The same thing happened to me when I first read about it. I wasnt diagnosed until I was 30, and to be honest I though it was a type of vertigo until I read an article (in “The Body Odd” if that’s not an understatement.) and just bawled for hours. the only person I had really tried to explain it to was my husband, and he just thinks I’m weird.

  • Cathy Ashenfelter Christensen
    8 years ago

    I agree. Kids can brush things off and go on easier than adults can. Thankful I never had the painful side of the migraines until adulthood.

  • Lisa Dreeszen
    8 years ago

    This is amazing,wonderful that it was not scary..

  • Georgia Slesinger
    8 years ago

    That kind of aura must be very upsetting! When I get a bad migraine, I sometimes wake up thinking I smell incense or flowers or sometimes, skunk! And I have sometimes heard sounds that weren’t there and I have had the occasional night terrors with them too. But nothing as bad as you describe! I’ve sometimes had the feeling that I’m taller…the floor seems much father away than usual; maybe that’s part of AIWS?

  • Sarah Blubaugh Morgan
    7 years ago

    It can be a part of it. The worst thing is that it manafests itself in soooo many ways, my cat was 20 feet tall the other day.

  • WitchyOne Martinez
    8 years ago

    :'(

  • Ashley Redding
    8 years ago

    I’m sitting here with my jaw to the floor! This just described my childhood. I am almost 30 now and suffer from terrible migraines. I have them somewhat under control with a few meds (down from about 12 a month to about 5), and I don’t have the AIWS (which I until this story had never heard of) now as an adult. I did however as a child and remember it very vividly! I don’t remember the age I was when AIWS stopped but I do remember my first migraine being around age 7 or 8. I never put the two things together. I have never spoken to my neurologist about what happened to me as a child either simply because I just never thought the two things to be related! I thank you so much for sharing! BTW, “Alice in Wonderland” and “Comfortably Numb” have always been favorites of mine because they made me feel like someone knew how I was feeling!

  • Jane O'Neill
    5 years ago

    Wow, you just described me. When I was a child I often had periods for about 1-2 yrs where everything felt huge & was in slow motion. My mom would comfort me & tell me it was just a dream. But I was wide awake & couldn’t understand what this was. Very frightening. It would end as fast as it appeared. I too went on to develop migraines @ age 8, that still plague me as a 64 yr old adult today. Never connected the two till I read this! Gee, it really has a name & other people experienced this. I just thought I was crazy!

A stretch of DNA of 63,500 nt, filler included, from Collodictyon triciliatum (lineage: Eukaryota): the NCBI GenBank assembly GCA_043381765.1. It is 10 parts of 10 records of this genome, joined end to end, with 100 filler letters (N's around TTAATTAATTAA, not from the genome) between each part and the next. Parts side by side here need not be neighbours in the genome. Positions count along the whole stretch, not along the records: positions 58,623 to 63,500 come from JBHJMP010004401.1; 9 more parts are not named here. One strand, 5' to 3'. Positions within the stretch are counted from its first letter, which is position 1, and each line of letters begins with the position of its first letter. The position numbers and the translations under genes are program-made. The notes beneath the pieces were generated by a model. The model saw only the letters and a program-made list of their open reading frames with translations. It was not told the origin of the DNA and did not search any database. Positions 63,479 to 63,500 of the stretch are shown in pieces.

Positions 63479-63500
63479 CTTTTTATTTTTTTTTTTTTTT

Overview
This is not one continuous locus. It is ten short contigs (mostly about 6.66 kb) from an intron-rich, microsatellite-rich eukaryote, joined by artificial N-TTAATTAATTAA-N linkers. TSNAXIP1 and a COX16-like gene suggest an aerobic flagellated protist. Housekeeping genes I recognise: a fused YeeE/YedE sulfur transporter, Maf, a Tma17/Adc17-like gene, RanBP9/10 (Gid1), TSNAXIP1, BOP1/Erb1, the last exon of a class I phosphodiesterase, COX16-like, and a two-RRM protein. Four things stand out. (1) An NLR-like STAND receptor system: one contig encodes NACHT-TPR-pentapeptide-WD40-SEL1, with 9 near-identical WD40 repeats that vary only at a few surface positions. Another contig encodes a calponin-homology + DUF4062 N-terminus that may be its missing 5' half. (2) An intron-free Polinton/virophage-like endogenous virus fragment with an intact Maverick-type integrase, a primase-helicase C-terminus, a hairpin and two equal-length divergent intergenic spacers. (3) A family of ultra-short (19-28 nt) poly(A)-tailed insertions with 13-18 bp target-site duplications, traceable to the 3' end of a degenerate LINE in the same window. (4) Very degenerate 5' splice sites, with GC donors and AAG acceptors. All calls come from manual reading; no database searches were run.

• Sarah Blubaugh Morgan
    7 years ago

    I was the same way. I tried to tell my mother about the room “getting big” once and she just thought I was being dramatic. It was nice to finally learn I was not insane.

  • Gail Walker Edwards
    8 years ago

    sure hope you can be totally rid of them!!

  • Bridget Marie Gilpin-James
    8 years ago

    as a little girl I would get this sensation of some force that was spinning and consuming the energy and things around it. this usually happened when I was very tired, but was real to me… I didn’t suffer from migraines until adulthood, but as the migraines started, the spinning force subsided until the last few years…I now get both, it is very disorienting and difficult to explain or talk to anyone about because they think you are crazy.

  • Sarah Blubaugh Morgan
    7 years ago

    You have to find someone who will listen. I literally went through four neuroligists, (one of whom accused me of making up symptoms, which was awesme.) before I found my current one. I dont’ know where you are, but a major hospital (I go to WVU) like hopkins or one of the mayo clinics would be yor best bet.

  • Charles Andrew Lininger
    8 years ago

    Yes, unusual presentation for migraine, I can only empathize. I have not encountered such symptoms although in my acupuncture practice I have treated silent migraine–just aura–with the same cessation of symptom as with the severe pain migraine. I would venture a guess that along with the migraine/AWIS you may experience cold feet. Energetically this is the stimulus to make migraine possible.

  • Becky Ables
    8 years ago

    Wow, I have never heard of this type of migraine! I’m so sorry you have to suffer with this and there isn’t much information out there to help. Amitryptiline has really saved me from constant migraines. I would have them every day if not for that medication. I’m glad you have a cool neurologist. That is the one thing I would beg migraine suffers to get, a GREAT neurologist. It’s worth looking until you find the one that LISTENS and you feel comfortable with. I hope you find some relief soon!

  • Bridget Marie Gilpin-James
    8 years ago

    I am only able to take the amitriptyline during an attack onset due to the swelling it causes in my hands and the weight gain it causes. I just want to be able to go somewhere and not worry about my plan if an attack happens when I’m alone away from home

  • Nancy Phipps
    8 years ago

    I’m sorry you have such issues, but glad mine (and also glad that they aren’t AIWS) don’t last THAT long. I hope the Amitryptiline works for you. It really didn’t do much for me, except one of its side effect over a long period of time is weight gain. I hope you find relief!

  • Harriet Williams Berg
    8 years ago

    Bless your heart. Glad I am not experience that particular side of Migraine.

  • Poll